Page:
Poor finishing caused Bama's slow start against Kentucky

Dropped passes and turnovers led to Alabama's scoreless opening quarter against Kentucky

Anniston StarOctober 14, 2013 

TUSCALOOSA, Ala. -- With three complete offensive drives in the first quarter of Saturday's game at Kentucky, Alabama failed to put any points on the board.

A dropped pass by a wide open Kenny Bell forced the Crimson Tide to punt on its first possession, while back to back fumbles by Kenyan Drake and T.J. Yeldon ended drives deep in Wildcat territory.

"It's definitely a slow start," wide receiver Kevin Norwood said Monday. "We were moving the ball real well and we knew that we had to stay confident. Those guys fumble the ball, it was a big deal but we couldn't get down. We still had a lot more ball to play. We just have to make sure they know that you basically can't do that. You need to pick it up, let's go."

But the lack of points don't paint the entire picture in Tide coach Nick Saban's opinion.

"I think it's a total misconception that we didn't start the game well," Saban said. "Like most people in the world, you people are all result-oriented. Because we moved the ball down the field three times in a row, and we dropped a pass on third down and fumbled it twice -- once on the 5-yard line and once on the 15-yard line or whatever."

Not including its fourth drive that carried over into the second, Alabama gained 135 yards and easily moved the ball on the Wildcats before mistakes doomed possessions.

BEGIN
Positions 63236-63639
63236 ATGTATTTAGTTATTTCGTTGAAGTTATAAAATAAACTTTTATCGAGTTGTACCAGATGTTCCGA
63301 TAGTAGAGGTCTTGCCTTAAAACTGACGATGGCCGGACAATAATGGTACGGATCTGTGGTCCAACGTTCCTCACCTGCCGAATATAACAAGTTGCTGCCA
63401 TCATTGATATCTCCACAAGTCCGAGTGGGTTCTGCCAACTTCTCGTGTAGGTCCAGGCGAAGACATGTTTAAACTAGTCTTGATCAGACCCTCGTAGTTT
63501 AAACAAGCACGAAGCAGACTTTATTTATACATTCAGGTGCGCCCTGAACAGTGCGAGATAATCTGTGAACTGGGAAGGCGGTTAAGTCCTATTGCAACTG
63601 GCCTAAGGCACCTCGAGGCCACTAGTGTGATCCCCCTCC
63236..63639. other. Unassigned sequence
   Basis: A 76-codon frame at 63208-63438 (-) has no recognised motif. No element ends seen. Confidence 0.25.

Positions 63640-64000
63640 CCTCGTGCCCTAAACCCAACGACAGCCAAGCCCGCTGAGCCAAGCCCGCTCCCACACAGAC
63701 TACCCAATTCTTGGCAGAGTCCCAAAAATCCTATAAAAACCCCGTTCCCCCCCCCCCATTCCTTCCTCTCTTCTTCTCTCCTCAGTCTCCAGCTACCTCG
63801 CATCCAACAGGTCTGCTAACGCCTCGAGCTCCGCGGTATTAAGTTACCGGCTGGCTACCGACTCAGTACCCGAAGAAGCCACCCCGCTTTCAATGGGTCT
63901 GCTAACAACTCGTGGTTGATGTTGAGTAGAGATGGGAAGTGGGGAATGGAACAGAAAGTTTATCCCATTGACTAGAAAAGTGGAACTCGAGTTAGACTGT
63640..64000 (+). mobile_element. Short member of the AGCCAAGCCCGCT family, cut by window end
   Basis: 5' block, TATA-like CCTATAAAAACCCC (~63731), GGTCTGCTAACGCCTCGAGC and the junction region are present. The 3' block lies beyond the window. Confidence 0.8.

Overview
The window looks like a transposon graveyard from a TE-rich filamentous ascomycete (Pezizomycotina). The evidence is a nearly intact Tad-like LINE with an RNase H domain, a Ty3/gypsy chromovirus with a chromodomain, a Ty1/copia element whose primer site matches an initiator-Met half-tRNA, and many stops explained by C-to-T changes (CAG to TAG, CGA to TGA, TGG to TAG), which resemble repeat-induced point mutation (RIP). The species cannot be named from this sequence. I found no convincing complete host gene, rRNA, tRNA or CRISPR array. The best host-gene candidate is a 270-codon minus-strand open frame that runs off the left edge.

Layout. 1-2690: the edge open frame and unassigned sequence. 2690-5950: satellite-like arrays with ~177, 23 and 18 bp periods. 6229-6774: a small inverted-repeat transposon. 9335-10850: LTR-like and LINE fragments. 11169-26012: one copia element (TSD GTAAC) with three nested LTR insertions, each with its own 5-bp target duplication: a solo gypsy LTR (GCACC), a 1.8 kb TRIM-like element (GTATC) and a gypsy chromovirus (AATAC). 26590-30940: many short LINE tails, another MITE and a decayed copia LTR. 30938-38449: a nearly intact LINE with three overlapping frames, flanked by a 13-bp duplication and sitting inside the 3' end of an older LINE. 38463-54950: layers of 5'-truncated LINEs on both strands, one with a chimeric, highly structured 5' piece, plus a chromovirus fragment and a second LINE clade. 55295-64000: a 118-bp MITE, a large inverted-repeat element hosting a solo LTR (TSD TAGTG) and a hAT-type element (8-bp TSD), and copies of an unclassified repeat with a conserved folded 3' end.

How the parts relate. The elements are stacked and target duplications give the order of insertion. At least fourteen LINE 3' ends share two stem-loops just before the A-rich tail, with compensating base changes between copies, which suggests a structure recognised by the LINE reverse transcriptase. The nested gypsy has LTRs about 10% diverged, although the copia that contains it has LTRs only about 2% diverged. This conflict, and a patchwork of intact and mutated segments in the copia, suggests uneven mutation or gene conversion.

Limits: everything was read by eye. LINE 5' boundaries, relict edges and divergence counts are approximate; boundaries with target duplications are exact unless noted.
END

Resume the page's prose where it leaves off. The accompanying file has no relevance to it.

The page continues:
"My question is how did we get there to start with?" Saban said. "Did we play horribly bad to move the ball down the field to get it to the 5-yard line? So, was it a slow start or was it just a matter of two turnovers and a dropped third down that we stopped ourselves in three circumstances? I didn't think we started off slow. I just didn't think we finished the drives like we needed to to cash in."

The Tide rebounded with points on every possession for the rest of the night and accumulated a season-high 668 yards of total offense.

Defensively, Alabama held the Wildcats to 30 yards in the first quarter and just 170 yards of total offense. The Wildcats didn't cross midfield until the 10-minute mark in the third quarter.

"I think we went three-and-out several times on defense," Saban said. "So I'm not sure they started slow, either."

On the season, Alabama has outscored opponents, 52-31, in the first quarter and 92-3 in the second. Last year, Tide outscored opposing teams, 153-26, in the first quarter. A smiling, but serious Saban wasn't focused on the numbers or end result on Monday.

"Like everybody in the world, if you don't get the results, don't get the immediate self-gratification - instant coffee, instant tea, instant everything - it's bad," he said. "Well, the bad things were the fumbles and the dropped balls. So you have to be technical about what was bad. Just because we didn't score the first three times we had the ball even though we moved the ball down the field, doesn't necessarily mean it was all bad. I fully expect that would be your reaction."

Ledger-Enquirer is pleased to provide this opportunity to share information, experiences and observations about what's in the news. Some of the comments may be reprinted elsewhere in the site or in the newspaper. We encourage lively, open debate on the issues of the day, and ask that you refrain from profanity, hate speech, personal comments and remarks that are off point. Thank you for taking the time to offer your thoughts.

Commenting FAQs | Terms of Service